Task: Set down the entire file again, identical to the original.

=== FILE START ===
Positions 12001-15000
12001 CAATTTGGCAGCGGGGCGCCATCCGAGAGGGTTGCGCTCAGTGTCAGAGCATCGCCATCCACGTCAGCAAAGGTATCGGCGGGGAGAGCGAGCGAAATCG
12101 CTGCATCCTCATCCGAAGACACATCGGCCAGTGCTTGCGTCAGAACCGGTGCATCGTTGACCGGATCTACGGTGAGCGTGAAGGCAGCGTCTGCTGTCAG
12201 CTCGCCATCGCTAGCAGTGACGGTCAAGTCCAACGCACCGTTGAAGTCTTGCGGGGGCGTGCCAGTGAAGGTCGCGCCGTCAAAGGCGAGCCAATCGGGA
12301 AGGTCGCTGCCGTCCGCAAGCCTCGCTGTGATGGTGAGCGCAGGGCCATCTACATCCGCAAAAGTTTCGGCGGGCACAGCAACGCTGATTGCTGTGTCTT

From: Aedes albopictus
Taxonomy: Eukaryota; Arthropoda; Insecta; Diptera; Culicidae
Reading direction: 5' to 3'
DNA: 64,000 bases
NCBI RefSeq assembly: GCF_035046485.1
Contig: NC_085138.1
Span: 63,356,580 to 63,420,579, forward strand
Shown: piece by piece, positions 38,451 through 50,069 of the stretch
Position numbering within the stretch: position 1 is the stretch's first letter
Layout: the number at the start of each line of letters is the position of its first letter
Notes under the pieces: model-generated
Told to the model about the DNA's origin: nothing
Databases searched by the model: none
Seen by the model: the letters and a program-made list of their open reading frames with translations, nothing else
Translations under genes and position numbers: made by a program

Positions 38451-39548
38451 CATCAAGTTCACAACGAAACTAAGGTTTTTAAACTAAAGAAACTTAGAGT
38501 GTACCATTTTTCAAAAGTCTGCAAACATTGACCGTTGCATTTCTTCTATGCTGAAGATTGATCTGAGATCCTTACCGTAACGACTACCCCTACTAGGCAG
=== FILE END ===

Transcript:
Positions 12001-15000
12001 CAATTTGGCAGCGGGGCGCCATCCGAGAGGGTTGCGCTCAGTGTCAGAGCATCGCCATCCACGTCAGCAAAGGTATCGGCGGGGAGAGCGAGCGAAATCG
12101 CTGCATCCTCATCCGAAGACACATCGGCCAGTGCTTGCGTCAGAACCGGTGCATCGTTGACCGGATCTACGGTGAGCGTGAAGGCAGCGTCTGCTGTCAG
12201 CTCGCCATCGCTAGCAGTGACGGTCAAGTCCAACGCACCGTTGAAGTCTTGCGGGGGCGTGCCAGTGAAGGTCGCGCCGTCAAAGGCGAGCCAATCGGGA
12301 AGGTCGCTGCCGTCCGCAAGCCTCGCTGTGATGGTGAGCGCAGGGCCATCTACATCCGCAAAAGTTTCGGCGGGCACAGCAACGCTGATTGCTGTGTCTT

From: Aedes albopictus
Taxonomy: Eukaryota; Arthropoda; Insecta; Diptera; Culicidae
Reading direction: 5' to 3'
DNA: 64,000 bases
NCBI RefSeq assembly: GCF_035046485.1
Contig: NC_085138.1
Span: 63,356,580 to 63,420,579, forward strand
Shown: piece by piece, positions 38,451 through 50,069 of the stretch
Position numbering within the stretch: position 1 is the stretch's first letter
Layout: the number at the start of each line of letters is the position of its first letter
Notes under the pieces: model-generated
Told to the model about the DNA's origin: nothing
Databases searched by the model: none
Seen by the model: the letters and a program-made list of their open reading frames with translations, nothing else
Translations under genes and position numbers: made by a program

Positions 38451-39548
38451 CATCAAGTTCACAACGAAACTAAGGTTTTTAAACTAAAGAAACTTAGAGT
38501 GTACCATTTTTCAAAAGTCTGCAAACATTGACCGTTGCATTTCTTCTATGCTGAAGATTGATCTGAGATCCTTACCGTAACGACTACCCCTACTAGGCAG